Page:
Jobless Claims Fall by More Than Expected as Enhanced Benefits End

TOPSHOT - US President Joe Biden speaks during an update on the situation in Afghanistan and the effects of Tropical Storm Henri in the Roosevelt Room of the White House in Washington, DC on August 22, 2021. (Photo by ANDREW CABALLERO-REYNOLDS / AFP) (Photo by ANDREW CABALLERO-REYNOLDS/AFP via Getty Images)
ANDREW CABALLERO-REYNOLDS/AFP via Getty Images

The number of Americans filing new claims for unemployment benefits dropped to 310,000 in the week prior to the end of the pandemic boost to payments, the Department of Labor reported Thursday.

Economists had forecast 344,000 new claims, which would have been an increase of 4,000 over the prior week’s preliminary estimate. That week’s claim was revised up to 345,000, meaning claims dropped by 35,000.

The four-week moving average was 339,500, a decrease of 16,750 from the previous week’s revised average. Many economists consider the four-week average a better gauge of the labor market because it smooths out week to week volatility.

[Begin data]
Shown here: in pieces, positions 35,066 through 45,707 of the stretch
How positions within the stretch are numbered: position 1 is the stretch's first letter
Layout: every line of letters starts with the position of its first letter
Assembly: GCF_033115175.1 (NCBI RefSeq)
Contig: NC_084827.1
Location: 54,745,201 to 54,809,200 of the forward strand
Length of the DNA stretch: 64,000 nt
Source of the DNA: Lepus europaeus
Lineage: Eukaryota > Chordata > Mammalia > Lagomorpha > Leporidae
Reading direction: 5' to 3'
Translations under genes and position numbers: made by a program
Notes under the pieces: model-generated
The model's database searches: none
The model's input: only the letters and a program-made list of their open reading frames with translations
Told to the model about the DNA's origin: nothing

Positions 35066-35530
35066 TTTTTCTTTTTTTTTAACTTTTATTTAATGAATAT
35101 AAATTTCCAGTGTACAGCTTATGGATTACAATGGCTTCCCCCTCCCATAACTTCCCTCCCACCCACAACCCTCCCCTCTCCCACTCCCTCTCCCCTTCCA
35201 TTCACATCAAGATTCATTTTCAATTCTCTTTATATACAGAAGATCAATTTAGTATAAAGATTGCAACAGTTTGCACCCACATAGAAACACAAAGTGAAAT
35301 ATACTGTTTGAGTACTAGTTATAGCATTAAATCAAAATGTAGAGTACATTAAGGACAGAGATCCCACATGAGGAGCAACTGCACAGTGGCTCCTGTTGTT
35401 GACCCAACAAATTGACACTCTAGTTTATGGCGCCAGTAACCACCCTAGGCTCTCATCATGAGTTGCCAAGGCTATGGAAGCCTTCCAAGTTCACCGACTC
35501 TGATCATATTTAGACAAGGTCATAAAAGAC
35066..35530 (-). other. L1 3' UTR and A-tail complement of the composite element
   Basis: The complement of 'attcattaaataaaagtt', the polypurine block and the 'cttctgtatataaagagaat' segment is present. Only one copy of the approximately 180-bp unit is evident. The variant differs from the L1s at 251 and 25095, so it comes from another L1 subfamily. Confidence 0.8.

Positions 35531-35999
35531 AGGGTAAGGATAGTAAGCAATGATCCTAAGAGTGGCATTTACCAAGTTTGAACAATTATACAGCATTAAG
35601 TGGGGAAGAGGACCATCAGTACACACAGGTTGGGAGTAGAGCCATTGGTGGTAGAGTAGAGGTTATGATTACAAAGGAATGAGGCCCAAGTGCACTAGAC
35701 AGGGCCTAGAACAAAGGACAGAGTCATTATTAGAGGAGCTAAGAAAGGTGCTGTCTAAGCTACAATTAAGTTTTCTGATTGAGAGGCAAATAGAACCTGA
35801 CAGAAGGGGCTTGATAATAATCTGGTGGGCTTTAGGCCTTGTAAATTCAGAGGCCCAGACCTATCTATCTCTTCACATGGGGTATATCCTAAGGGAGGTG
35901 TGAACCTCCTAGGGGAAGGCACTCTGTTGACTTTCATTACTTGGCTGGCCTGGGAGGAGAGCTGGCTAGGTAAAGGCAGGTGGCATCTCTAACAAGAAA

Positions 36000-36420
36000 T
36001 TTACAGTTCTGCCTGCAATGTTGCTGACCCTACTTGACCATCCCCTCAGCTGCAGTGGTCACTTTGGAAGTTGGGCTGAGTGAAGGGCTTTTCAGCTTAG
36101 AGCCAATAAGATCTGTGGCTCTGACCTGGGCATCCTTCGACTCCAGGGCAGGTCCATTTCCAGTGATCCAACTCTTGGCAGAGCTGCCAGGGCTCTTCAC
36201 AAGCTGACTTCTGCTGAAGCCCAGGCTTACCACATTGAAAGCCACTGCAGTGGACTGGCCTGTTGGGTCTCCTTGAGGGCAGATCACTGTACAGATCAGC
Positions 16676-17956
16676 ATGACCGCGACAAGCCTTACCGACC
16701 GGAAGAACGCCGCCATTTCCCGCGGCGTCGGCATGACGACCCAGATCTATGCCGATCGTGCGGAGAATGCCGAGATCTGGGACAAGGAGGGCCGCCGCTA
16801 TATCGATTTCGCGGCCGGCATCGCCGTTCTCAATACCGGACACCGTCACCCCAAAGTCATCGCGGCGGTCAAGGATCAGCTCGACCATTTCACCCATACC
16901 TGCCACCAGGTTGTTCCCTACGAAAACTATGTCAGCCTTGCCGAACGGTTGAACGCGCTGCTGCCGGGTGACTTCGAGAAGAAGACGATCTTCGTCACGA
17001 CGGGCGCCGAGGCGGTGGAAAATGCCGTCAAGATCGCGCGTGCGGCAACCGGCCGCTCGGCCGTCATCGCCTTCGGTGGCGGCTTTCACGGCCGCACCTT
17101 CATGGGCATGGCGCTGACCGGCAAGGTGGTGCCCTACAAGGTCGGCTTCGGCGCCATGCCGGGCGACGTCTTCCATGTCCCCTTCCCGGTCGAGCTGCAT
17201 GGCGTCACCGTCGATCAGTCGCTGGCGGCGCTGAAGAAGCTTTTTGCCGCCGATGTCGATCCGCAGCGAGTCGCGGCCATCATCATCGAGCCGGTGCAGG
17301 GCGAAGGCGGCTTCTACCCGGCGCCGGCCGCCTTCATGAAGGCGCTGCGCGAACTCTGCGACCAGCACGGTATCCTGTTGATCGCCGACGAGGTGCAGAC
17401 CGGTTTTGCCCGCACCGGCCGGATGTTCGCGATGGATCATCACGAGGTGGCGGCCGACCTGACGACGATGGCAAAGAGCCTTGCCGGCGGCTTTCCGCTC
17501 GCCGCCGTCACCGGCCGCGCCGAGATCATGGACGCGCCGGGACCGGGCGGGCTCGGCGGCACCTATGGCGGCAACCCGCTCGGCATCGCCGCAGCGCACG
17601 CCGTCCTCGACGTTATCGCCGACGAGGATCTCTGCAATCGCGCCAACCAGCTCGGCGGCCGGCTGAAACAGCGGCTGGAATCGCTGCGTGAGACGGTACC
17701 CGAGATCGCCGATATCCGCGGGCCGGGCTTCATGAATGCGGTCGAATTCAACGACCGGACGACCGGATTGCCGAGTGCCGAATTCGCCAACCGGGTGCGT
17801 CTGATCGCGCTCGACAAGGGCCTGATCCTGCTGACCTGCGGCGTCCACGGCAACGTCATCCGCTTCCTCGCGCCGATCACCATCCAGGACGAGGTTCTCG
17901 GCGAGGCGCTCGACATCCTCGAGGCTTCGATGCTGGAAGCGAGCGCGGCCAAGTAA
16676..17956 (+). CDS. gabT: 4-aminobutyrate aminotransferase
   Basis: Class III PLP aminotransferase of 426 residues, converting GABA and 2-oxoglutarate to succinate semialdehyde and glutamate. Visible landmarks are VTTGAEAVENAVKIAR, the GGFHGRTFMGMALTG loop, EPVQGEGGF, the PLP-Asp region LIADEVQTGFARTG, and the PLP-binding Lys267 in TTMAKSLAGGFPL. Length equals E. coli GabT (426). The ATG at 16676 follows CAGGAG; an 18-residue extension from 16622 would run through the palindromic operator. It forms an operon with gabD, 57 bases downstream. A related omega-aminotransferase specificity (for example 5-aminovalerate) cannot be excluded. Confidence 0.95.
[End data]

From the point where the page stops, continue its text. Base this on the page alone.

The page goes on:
The number of continuing claims declined 2,783,000, a decrease of 22,000 from the previous week’s revised level. The four-week average was 2,840,250, a decrease
of 29,000 from the previous week’s revised average.

Twenty-six states, almost all Republican-led, ended the federal enhancement of benefits and extended benefits early, in an effort to eliminate the disincentives to accept work that many businesses say the extra money and time on the unemployment roles were creating.  The enhancements in the remaining 24 states ended on September 6.

The highest insured unemployment rates in the week ending August 21 were in states that continued the federal enhancements until the mandatory conclusion of the programs: New Jersey (3.6), California (3.4), Illinois (3.3), New York (3.0), Rhode Island (3.0), Connecticut (2.9), and Hawaii (2.6). Puerto Rico, the District of Columbia, and the U.S. Virgin Islands also had high levels of persons receiving unemployment benefits compared with the rest of the U.S.

 

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